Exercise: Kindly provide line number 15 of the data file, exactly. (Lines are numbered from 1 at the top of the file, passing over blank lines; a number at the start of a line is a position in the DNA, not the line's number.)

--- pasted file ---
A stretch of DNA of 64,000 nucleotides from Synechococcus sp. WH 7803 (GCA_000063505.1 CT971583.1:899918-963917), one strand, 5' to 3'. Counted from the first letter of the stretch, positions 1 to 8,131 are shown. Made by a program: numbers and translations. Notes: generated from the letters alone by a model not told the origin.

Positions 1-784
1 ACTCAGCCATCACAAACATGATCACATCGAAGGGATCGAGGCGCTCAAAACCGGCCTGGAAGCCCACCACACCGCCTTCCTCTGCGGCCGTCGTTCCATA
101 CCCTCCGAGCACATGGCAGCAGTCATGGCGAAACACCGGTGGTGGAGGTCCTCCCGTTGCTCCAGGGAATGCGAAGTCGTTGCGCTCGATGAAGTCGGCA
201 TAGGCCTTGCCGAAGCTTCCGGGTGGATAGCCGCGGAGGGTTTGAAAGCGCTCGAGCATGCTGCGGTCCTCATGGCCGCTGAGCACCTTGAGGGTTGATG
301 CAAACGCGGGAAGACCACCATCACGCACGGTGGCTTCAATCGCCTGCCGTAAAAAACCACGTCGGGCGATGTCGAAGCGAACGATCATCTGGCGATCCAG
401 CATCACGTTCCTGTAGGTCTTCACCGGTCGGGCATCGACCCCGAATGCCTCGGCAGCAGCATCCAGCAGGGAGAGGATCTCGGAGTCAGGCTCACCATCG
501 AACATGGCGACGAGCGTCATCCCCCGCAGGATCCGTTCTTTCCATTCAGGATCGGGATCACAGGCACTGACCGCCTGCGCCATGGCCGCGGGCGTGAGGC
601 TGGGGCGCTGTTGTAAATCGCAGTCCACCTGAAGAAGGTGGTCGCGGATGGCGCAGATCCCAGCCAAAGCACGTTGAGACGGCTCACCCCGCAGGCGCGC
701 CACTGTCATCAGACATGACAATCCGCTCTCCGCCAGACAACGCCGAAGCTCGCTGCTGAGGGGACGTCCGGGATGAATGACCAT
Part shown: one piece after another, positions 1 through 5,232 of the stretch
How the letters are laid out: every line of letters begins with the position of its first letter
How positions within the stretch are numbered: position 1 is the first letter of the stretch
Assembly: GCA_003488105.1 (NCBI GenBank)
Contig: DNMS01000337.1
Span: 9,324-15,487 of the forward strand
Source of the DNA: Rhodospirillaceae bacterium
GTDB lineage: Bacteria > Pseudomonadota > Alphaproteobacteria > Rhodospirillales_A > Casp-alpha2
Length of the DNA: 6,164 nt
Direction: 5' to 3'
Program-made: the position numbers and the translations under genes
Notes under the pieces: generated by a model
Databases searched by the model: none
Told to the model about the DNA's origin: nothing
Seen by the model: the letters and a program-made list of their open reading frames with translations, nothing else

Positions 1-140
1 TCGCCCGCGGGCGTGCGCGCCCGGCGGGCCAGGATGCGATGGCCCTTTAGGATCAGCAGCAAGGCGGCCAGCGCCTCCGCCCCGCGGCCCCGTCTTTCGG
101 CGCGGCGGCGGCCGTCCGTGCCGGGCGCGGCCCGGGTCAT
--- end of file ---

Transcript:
Contig: DNMS01000337.1